Role of blood flow in carotid body chemoreflex function in heart failure

Authors

  • Yanfeng Ding,

    1. Department of Cellular and Integrative Physiology, University of Nebraska Medical Center, Omaha, NE 68198, USA
    2. Department of Physiology, Xinxiang Medical University, Xinxiang, Henan, China 453003
    3. Department of Integrative Physiology, University of North Texas Health Science Center, Fort Worth, TX 76107, USA
    Search for more papers by this author
  • Yu-Long Li,

    1. Department of Emergency Medicine, University of Nebraska Medical Center, Omaha, NE 68198, USA
    Search for more papers by this author
  • Harold D. Schultz

    1. Department of Cellular and Integrative Physiology, University of Nebraska Medical Center, Omaha, NE 68198, USA
    2. Redox Biology Center, University of Nebraska–Lincoln, Lincoln, NE 68588, USA
    Search for more papers by this author

Corresponding author H. D. Schultz: Department of Cellular and Integrative Physiology, University of Nebraska Medical Center, Omaha, NE 68198-5850, USA. Email: hschultz@unmc.edu

Non-technical summary

Activation of the sympathetic nervous system hastens the rate of progression and severity of chronic heart failure (CHF). Chemically sensitive nerves in the carotid body (CB) that stimulate sympathetic nerve activity become overly active in CHF and contribute to this phenomenon. The stimulus for activation of these CB chemoreceptors is not known. Blood supply to tissues is impaired due to the failing heart. In this study we tested whether a chronic reduction in blood flow to the CB may contribute to altered CB chemoreceptor function. The results show that changes that occur in CB chemoreceptor function during CHF are identical to those that occur if blood flow is simply reduced to the CB for several weeks. The results suggest that chronic impairment of blood flow may be the key step in the pathophysiological events that cause sympathetic nervous system activation in heart failure.

Abstract

Peripheral chemoreflex sensitivity is potentiated in clinical and experimental chronic heart failure (CHF). Blood supply to tissues is inevitably reduced in CHF. However, it remains poorly understood whether the reduced blood flow is the cause of increased peripheral chemoreflex sensitivity in CHF. This work highlights the effect of chronically reduced blood flow to the carotid body (CB) on peripheral chemoreflex function in rabbits. In pacing-induced CHF rabbits, blood flow in the carotid artery was reduced by 36.4 ± 5.2% after 3 weeks of pacing. For comparison, a similar level of blood flow reduction was induced by carotid artery occlusion (CAO) over a similar 3 week time course without pacing. CB blood supply was reduced by similar levels in both CHF and CAO rabbits as measured with fluorescent microspheres. Compared with sham rabbits, CAO enhanced peripheral chemoreflex sensitivity in vivo, increased CB chemoreceptor activity in an isolated CB preparation and decreased outward potassium current (Ik) in CB glomus cells to levels similar to those that were observed in CHF rabbits. In CAO CB compared to sham, neural nitric oxide (NO) synthase (nNOS) expression and NO levels were suppressed, and angiotensin II (Ang II) type 1 receptor (AT1-R) protein expression and Ang II concentration were elevated; these changes were similar to those seen in the CB from CHF rabbits. A NO donor and AT1-R antagonist reversed CAO-enhanced chemoreflex sensitivity. These results suggest that a reduction of blood flow to the CB is involved in the augmentation of peripheral chemoreflex sensitivity in CHF.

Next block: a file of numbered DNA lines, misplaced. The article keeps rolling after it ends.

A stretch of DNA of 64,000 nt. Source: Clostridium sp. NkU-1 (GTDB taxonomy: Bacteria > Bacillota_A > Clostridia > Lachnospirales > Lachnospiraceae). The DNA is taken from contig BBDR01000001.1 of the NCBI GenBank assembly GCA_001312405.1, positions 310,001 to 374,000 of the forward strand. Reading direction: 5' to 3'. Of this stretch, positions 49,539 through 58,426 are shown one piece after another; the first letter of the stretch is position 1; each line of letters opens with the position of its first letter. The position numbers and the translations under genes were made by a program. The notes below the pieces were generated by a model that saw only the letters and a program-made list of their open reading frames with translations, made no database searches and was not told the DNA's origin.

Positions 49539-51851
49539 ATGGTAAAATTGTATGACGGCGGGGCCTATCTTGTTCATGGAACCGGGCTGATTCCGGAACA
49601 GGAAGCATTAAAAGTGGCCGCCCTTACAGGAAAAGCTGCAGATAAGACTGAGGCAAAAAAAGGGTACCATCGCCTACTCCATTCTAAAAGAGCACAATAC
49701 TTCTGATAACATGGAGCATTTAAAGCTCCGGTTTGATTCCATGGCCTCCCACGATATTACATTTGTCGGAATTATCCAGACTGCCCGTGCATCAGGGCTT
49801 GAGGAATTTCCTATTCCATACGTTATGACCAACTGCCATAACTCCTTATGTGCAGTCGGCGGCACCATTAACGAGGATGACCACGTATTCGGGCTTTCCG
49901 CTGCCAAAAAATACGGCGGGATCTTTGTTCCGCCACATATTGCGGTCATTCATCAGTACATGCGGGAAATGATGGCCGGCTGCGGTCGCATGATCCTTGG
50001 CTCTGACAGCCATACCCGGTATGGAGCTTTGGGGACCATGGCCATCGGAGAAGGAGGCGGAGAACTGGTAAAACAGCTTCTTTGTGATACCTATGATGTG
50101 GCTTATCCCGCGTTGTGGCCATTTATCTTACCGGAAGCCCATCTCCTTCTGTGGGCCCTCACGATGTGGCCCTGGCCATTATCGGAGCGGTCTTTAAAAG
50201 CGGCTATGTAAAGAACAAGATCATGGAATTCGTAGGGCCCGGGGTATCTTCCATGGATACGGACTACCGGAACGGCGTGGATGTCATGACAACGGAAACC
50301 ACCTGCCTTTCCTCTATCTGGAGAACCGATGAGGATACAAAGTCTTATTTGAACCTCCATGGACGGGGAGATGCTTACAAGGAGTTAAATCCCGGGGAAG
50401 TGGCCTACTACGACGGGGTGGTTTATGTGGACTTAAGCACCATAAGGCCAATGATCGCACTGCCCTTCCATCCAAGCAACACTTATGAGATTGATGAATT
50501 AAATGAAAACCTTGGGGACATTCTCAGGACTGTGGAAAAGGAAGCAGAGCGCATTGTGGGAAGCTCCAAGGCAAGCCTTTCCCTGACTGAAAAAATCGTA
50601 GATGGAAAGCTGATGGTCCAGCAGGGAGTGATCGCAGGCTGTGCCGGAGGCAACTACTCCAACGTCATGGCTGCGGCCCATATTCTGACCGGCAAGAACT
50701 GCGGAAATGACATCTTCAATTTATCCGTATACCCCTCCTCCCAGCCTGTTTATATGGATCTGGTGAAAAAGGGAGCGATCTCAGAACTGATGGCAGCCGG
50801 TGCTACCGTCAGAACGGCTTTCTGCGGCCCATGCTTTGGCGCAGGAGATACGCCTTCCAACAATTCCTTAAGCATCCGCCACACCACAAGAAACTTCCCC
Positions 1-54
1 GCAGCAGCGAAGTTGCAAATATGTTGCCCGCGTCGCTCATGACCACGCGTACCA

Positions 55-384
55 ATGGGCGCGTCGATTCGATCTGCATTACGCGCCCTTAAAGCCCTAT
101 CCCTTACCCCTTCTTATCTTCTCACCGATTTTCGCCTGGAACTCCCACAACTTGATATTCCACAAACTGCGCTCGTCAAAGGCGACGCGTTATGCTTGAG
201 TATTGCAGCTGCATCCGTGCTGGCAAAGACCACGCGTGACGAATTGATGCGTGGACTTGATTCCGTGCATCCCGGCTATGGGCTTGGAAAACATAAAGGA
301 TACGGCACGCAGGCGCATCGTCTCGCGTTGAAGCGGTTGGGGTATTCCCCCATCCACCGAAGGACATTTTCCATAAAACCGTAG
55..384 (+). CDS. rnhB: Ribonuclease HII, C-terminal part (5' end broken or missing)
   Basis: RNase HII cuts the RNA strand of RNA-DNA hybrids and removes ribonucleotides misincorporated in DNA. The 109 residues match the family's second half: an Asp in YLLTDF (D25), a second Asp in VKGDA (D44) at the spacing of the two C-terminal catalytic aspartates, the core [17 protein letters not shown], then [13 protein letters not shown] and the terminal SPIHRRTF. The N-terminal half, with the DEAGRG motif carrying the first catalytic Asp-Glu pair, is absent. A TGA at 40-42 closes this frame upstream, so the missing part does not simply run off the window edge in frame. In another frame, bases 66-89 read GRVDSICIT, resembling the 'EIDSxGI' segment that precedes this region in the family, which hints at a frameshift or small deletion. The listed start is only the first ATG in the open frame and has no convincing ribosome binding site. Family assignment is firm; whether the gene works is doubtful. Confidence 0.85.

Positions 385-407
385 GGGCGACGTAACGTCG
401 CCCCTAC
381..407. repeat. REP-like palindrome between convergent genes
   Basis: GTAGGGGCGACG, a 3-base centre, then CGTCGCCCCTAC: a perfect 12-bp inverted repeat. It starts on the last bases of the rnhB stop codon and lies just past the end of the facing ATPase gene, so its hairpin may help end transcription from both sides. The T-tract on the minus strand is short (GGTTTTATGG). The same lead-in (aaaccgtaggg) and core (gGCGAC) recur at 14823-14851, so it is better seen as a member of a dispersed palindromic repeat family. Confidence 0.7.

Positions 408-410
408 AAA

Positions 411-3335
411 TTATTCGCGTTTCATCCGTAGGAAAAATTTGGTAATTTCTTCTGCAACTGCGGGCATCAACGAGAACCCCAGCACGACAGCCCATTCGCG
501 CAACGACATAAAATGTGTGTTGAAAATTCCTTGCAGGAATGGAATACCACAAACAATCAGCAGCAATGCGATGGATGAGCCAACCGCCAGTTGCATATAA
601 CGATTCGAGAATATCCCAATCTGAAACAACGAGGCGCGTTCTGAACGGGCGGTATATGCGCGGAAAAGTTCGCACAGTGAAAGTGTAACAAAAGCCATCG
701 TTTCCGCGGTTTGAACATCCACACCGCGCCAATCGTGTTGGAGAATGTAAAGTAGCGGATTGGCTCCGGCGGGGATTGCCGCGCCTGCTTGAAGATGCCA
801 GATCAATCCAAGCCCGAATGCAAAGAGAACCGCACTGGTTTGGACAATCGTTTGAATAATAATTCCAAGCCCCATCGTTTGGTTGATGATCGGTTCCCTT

Ancillary